Dog-sitting for the deployed
BIG LAKE, Minn. -- When soldiers are sent to war,
the military provides all sorts of help for those left
behind -- mothers, fathers, husbands, wives and
But what about the four-legged family members?
That was the dilemma Staff Sargent Steve Meduna
faced in January 2009 as he prepared to go to Iraq
for the first deployment in his 15 years in the
Minnesota National Guard: What to do about his
100-pound, two year old dog, Dozer -- as in
"bulldozer." Meduna was newly divorced and his
father lived in a town home community that doesn't
allow dogs, his brother had a small yard without a
fence and his friends who had watched Dozer in the
past were all guardsmen going to Iraq, too.
Then he heard about Guardian Angels for Soldier's
Pet, or GASP, a five year old network of volunteers
who take in dogs and cats --and even horses and,
in some cases, snakes and lizards -- left behind
when their owners deploy with the military.
"The pet is not considered or recognized as a family
member," says Linda Spurlin-Dominik, a co-founder
and the president of GASP. She started the group
after hearing of the problems faced by one soldier
from Ohio. A little research turned up reports of
dogs and cats dropped off at shelters just before
deployments or picked up by animal control --
abandoned -- right after troops leave an area.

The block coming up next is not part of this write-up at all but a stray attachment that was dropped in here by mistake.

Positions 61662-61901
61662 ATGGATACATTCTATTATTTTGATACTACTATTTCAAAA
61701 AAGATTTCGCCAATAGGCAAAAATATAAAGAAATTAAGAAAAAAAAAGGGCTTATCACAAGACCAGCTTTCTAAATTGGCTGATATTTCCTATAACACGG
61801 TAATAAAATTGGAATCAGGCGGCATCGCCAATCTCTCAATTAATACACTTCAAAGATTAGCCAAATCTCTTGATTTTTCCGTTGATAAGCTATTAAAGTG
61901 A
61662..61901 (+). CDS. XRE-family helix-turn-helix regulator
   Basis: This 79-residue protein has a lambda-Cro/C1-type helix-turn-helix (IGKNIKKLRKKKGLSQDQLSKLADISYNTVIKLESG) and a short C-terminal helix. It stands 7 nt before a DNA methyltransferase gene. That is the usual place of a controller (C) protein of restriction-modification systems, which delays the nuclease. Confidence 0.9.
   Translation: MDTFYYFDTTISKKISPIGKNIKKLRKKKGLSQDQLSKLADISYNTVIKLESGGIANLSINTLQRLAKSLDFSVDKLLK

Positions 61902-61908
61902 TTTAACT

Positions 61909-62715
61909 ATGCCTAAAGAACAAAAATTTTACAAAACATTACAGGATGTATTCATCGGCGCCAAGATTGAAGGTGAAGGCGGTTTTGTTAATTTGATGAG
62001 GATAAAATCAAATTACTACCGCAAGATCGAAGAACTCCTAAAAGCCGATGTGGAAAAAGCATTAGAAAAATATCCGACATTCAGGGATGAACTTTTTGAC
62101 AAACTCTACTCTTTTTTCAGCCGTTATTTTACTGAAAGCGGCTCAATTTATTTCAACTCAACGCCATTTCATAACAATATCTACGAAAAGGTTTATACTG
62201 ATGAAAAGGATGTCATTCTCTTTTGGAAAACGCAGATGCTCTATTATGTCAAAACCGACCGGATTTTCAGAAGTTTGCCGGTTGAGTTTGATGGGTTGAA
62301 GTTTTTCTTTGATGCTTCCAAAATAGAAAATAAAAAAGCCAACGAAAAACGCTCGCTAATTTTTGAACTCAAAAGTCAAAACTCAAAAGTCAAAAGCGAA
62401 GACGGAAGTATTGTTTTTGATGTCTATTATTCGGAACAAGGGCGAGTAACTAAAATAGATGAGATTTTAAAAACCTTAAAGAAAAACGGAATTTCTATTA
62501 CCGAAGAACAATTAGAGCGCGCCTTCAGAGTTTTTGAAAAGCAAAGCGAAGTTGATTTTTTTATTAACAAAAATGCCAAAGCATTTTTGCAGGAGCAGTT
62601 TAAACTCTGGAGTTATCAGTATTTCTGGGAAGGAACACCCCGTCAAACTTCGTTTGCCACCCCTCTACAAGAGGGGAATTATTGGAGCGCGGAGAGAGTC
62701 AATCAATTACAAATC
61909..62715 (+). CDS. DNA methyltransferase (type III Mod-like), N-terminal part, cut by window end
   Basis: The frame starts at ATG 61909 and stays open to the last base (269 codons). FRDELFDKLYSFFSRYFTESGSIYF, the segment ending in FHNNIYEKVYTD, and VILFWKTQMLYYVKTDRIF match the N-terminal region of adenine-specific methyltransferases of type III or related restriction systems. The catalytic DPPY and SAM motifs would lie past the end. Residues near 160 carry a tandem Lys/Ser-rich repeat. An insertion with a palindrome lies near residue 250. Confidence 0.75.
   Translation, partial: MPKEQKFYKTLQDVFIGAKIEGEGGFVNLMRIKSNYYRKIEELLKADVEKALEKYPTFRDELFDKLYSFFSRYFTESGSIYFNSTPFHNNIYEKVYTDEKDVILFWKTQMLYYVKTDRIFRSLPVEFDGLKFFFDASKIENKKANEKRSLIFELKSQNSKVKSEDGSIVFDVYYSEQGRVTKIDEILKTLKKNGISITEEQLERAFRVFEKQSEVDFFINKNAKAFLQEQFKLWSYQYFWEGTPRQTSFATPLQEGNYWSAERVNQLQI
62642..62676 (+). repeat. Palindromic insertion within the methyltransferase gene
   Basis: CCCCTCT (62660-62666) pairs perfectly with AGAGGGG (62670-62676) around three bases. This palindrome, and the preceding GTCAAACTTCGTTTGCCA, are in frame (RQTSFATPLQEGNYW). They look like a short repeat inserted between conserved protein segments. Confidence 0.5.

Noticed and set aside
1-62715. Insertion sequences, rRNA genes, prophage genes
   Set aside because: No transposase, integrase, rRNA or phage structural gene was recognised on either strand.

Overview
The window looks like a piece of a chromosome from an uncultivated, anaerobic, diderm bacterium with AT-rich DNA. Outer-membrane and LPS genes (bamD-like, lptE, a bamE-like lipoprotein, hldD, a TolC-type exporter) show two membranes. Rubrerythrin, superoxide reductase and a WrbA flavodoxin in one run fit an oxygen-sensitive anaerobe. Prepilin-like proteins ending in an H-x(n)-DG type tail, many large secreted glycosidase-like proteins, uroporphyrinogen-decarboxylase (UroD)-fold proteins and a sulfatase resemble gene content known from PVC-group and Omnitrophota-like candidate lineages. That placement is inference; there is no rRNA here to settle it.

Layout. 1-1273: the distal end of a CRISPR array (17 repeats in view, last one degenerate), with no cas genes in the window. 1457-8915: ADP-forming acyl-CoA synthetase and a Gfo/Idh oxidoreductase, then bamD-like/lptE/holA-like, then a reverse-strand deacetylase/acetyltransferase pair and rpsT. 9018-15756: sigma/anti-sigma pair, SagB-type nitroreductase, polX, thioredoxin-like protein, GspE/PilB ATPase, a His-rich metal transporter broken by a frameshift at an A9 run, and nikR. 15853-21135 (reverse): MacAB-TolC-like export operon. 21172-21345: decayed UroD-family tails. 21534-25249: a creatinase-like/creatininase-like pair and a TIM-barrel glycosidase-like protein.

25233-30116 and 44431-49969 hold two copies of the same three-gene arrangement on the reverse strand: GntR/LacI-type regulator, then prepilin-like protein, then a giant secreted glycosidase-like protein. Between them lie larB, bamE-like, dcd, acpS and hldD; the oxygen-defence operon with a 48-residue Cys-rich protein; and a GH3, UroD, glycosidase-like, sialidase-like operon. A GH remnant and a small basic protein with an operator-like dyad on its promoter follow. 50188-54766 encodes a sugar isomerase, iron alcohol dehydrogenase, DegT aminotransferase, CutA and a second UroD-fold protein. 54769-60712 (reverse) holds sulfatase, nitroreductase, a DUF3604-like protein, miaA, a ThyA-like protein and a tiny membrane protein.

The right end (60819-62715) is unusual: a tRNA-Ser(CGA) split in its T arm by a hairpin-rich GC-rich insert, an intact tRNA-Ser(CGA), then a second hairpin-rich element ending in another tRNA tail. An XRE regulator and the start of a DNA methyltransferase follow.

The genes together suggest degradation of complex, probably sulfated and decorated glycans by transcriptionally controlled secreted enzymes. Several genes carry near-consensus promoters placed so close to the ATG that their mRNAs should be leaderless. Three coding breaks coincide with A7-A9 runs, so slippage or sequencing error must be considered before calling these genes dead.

"It's a warm feeling," she says of her work. "You've
made a difference in someone's life and made their
life just a little bit better when they get to see their
Meduna learned of GASP just before he deployed
and happily left Dozer in the care of Mike and Jessie
Siers of Big Lake, Minn. "It was a real weight off my
back," he says.
The Siers kept Meduna up to date on Dozer with
videos and photos posted on Facebook. At
Christmas, they sent Meduna a photo of Dozer in a
Santa hat -- signed with Dozer's inked paw.
They loved having Dozer with them for 13 months,
but knew it had to end. They hated to see him go,
but, as Jessie said, "We're so happy that Steve made
it back safely."
Before going to the Siers' to pick up Dozer, Meduna
worried that his dog wouldn't remember him after
being away for so long. He needn't have worried. As
soon as Dozer caught a glimpse of his master, he
bounded to Meduna's side and jumped -- and
licked --for joy.
After getting reacquainted, Dozer retired to a corner
of the Siers' yard with a nylon chew bone that
Meduna had brought for him as Meduna and Siers
talked. At one point, Meduna turned toward his car
to get something out of it. Yards away, Dozer saw
him turn, dropped his bone and shot across the
yard to Meduna's side.
He wasn't about to let his master get away again.
By John Yang, NBC News correspondent
(Copyright 2010 by NBC. All Rights Reserved.)